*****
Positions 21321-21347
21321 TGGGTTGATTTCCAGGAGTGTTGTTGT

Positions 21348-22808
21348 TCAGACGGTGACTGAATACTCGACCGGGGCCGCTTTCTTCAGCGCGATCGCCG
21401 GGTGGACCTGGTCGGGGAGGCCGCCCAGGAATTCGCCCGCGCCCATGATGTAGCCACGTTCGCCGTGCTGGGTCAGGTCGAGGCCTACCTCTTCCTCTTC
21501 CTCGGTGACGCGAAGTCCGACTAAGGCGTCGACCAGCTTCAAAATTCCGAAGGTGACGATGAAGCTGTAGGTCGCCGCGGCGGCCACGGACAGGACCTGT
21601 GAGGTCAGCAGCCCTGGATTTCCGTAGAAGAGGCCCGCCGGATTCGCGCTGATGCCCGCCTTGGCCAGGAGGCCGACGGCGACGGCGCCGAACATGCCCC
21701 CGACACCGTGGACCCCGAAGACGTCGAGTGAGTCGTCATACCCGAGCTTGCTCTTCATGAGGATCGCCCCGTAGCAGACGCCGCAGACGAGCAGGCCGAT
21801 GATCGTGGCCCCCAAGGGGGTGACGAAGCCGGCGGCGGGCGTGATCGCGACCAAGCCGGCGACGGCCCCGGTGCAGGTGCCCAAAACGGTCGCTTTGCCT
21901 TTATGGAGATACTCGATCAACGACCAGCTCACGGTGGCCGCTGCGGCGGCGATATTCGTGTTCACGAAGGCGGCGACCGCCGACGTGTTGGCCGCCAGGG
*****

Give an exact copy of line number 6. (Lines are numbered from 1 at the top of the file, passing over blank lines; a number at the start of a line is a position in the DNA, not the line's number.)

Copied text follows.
21501 CTCGGTGACGCGAAGTCCGACTAAGGCGTCGACCAGCTTCAAAATTCCGAAGGTGACGATGAAGCTGTAGGTCGCCGCGGCGGCCACGGACAGGACCTGT